After reading through the four Gospels, and recently finishing Acts, I have decided to work my way through a much more in-depth study of one of the Gospels. Thanks to a good recommendation from a friend, I decided to work through Mark, which to some would be the last choice to go through, as it seems to receive far less attention than the other three. The book I am going through is entitled, “The Gospel According To Mark” by James R. Edwards. This will take me a while, as excluding the index sections at the end, this book weighs in at 512 pages.
I have been working through the introduction, and it has already been a fascinating read so far. Here are some noteworthy details:
History of Interpretation
Only until recently has Mark’s Gospel received more attention. It was assumed for along time that Mark was simply and abridged version of Matthew, and thus assumed it was written after Matthew. Many critics have Mark have said things like, “Mark imitated Matthew like a lackey and is regarded as his abbreviator.” Others would agree that, “In comparison to John with its lofty theology, Matthew with its narrative structure, or Luke with its inimitable parables and stories, Mark has often been judged as a rather artless and pedestrian Gospel, even by scholars.” Often when Gospels are cited, even today, Mark is rarely used.
In the early nineteenth century, the understanding of Mark’s Gospel changed drastically. According to historical evidence, it was actually hypothesized that Mark was indeed the earliest Gospel, and was actually a “primary source for the Gospels of Matthew and Luke.”
Authorship of Mark
While nowhere in Mark’s Gospel does it specify Mark as being the author, the clarity of Mark being the author comes from external sources such as the writings of Papias and Eusebius. The authorship is not a debated topic.
It is interesting that Mark wrote a Gospel, though he was not a disciple, and was not with Jesus to see and witness the events and sayings he writes of. Mark actually served as Peter’s interpreter. Mark followed Peter, listened to his testimonies, and wrote them all down thus compiling his Gospel. “The tradition that Peter was a key source for Mark’s Gospel – indeed, that the Second Gospel was in many respects ‘Peter’s memoirs’ – found, as far as we know, unanimous agreement in the early church.”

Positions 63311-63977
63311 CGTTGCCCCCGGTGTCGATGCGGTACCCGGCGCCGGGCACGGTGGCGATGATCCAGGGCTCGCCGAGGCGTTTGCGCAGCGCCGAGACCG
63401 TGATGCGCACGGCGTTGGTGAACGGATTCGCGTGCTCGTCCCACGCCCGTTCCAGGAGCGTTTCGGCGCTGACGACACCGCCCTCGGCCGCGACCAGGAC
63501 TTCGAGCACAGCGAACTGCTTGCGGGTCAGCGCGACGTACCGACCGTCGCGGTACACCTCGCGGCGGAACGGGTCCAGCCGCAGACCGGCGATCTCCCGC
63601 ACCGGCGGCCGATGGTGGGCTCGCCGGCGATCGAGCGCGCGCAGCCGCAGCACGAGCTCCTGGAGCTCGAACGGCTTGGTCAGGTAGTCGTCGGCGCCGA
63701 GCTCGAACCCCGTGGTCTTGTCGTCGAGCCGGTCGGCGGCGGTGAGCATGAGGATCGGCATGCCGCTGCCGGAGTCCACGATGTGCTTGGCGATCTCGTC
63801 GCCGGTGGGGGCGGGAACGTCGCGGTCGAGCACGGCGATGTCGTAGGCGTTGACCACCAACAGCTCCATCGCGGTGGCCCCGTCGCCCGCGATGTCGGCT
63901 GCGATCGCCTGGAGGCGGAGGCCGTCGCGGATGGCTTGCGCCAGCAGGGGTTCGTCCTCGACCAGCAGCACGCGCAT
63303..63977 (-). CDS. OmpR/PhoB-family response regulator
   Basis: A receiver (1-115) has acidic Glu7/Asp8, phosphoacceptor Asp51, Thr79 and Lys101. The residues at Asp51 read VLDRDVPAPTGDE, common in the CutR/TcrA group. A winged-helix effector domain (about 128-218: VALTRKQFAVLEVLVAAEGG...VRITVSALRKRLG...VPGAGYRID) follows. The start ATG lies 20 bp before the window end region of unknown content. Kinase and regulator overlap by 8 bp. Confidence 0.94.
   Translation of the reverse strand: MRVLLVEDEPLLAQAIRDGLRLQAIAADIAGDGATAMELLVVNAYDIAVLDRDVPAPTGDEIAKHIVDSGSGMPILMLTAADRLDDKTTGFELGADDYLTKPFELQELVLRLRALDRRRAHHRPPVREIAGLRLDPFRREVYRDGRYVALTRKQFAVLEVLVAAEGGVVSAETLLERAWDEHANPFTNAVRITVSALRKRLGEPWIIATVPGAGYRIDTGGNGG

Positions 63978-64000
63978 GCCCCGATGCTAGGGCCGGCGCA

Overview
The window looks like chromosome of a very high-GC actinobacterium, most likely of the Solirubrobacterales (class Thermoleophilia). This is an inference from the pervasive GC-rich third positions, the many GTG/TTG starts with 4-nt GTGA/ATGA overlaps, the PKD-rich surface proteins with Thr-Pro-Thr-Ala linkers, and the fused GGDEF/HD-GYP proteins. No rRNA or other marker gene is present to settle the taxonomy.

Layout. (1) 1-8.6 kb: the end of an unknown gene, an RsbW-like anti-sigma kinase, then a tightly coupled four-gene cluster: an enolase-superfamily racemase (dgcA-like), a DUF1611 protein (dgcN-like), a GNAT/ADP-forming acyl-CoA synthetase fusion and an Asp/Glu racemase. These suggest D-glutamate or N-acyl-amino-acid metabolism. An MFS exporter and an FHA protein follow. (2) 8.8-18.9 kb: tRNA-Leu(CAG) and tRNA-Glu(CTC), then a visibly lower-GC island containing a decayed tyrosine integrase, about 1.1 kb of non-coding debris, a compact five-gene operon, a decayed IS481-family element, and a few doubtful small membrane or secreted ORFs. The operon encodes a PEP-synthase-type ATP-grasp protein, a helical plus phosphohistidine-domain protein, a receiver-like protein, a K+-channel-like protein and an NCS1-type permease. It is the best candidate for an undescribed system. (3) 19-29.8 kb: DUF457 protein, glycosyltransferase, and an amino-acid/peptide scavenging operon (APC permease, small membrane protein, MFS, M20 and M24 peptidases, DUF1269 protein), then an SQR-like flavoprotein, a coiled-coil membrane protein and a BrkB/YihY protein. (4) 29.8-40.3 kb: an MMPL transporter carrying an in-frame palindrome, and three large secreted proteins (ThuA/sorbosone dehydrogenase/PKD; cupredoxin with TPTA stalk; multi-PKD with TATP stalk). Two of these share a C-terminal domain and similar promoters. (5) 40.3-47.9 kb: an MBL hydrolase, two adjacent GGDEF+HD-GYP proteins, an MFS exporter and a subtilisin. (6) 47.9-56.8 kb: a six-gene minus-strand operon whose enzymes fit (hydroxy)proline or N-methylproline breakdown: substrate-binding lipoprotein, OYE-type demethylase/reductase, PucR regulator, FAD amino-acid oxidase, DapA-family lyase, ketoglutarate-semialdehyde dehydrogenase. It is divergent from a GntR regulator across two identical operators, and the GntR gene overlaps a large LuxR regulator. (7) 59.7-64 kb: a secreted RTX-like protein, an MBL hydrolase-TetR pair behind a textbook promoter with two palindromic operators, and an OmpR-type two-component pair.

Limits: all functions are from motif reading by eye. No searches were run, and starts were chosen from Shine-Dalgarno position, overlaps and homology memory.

The sources and information provided in this commentary are very interesting, and very detailed, so I will not go into them here. The dating of Mark’s Gospel is difficult, and there is not enough evidence to know with certainty. The author states, “In summary, although none of the foregoing arguments and evidence is conclusive in itself, a combination of external and internal data appears to point to a composition of the Gospel of Mark in Rome between the great fire in 64 and the siege and destruction of Jerusalem by Titus in 70, that is, about the year 65.”
“…the intent of the Gospel of Mark was to portray the person and mission of Jesus Christ for Roman Christians undergoing persecution under Nero. There can be little doubt that Mark wrote for Gentile readers, and Roman Gentiles in particular. Mark quotes relatively in frequently from the OT, and he explains Jewish customs unfamiliar to his readers. He translates Aramaic and Hebrew phrases by their Greek equivalents. He also incorporates a number of Latinisms by transliterating familiar Latin expressions into Greek characters. Finally, Mark presents Romans in a neutral and sometimes favorable light. These data indicate that Mark wrote for Greek readers whose primary frame of reference was the Roman Empire, whose native tongue was evidently Latin, and for whom the land and Jewish ethos of Jesus were unfamiliar.”